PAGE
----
In 1988, Ingo Günther began working with atlas globes, recognizing its potential as an overlooked medium by which to communicate information about the entirety of the global condition. The earliest works in his Worldprocessor series explored the possibilities in mapping global data on a sphere: national health statistics, birth rates, military expenditure, drug routes, migration patterns, trade currents, submarine fiber optic networks and press freedom. Worldprocessor—now comprising over one thousand globes—aspires to improve our navigation of the world, both intellectually and emotionally. In reconfiguring its surface to be mapped by political, economic and social patterns, rather than colour-coded by nation states, Günther has updated the 500-year-old globe to reflect contemporary conditions of globalization.
Worldprocessor is fundamentally a form of journalism, influenced by both scientific inquiry and the conceptual openness of art. Therefore, accuracy and objectivity are paramount, yet intuitively comprehensible visuals are equally important.
Günther formally develops each globe using publicly available and established data, though collating this is no simple task as statistical methods differ from culture to country, new regions lack their own historical statistics, and the artist often has to navigate misleading ‘dirty data’. Additionally, there is a time-lag on all data and considering how fast our world is changing, statistics are often outdated by the time they reach publication.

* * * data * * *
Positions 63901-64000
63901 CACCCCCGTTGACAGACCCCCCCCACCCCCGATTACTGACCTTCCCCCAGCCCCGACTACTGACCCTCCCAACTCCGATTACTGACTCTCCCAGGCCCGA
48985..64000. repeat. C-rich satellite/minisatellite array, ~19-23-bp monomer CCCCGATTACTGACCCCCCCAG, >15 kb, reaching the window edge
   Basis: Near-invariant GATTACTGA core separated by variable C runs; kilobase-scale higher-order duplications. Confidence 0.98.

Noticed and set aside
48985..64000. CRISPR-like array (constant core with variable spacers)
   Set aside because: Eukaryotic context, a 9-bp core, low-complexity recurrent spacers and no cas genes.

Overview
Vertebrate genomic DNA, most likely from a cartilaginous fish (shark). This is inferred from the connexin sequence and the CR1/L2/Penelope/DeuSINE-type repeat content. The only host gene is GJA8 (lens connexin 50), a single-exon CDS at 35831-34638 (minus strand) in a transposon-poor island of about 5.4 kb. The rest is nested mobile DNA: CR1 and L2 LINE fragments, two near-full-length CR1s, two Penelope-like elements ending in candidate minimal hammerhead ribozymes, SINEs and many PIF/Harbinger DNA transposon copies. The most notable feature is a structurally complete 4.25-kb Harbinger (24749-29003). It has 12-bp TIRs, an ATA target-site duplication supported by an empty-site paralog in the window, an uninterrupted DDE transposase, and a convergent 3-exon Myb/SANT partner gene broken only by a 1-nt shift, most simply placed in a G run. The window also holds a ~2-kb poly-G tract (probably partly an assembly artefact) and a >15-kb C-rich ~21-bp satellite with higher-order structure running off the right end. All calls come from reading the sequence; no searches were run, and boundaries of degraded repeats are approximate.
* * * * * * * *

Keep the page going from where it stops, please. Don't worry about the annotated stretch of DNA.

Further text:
Therefore, in recent years, Günther has come to the conclusion that standard historical data is not necessarily the best tool for projecting into our potential futures—due to increasingly drastic technological advancement, and climate change, we are not developing linearly. Therefore, Günther’s latest globes forecast ahead, informed by alternate forms of data extrapolation which use rival methodologies and result in contradictory prognoses. Installed as a series of nodes within a grid, Worldprocessor provides a macroscopic perspective of planetary pasts and futures, and acts as an interactive conversation piece to reflect the historical use of the spherical globe.
Supported by Nova Rico SpA / tecnodidattica.com, Florence, Italy
Ingo Günther, born 1957 in Germany, lives and works in New York.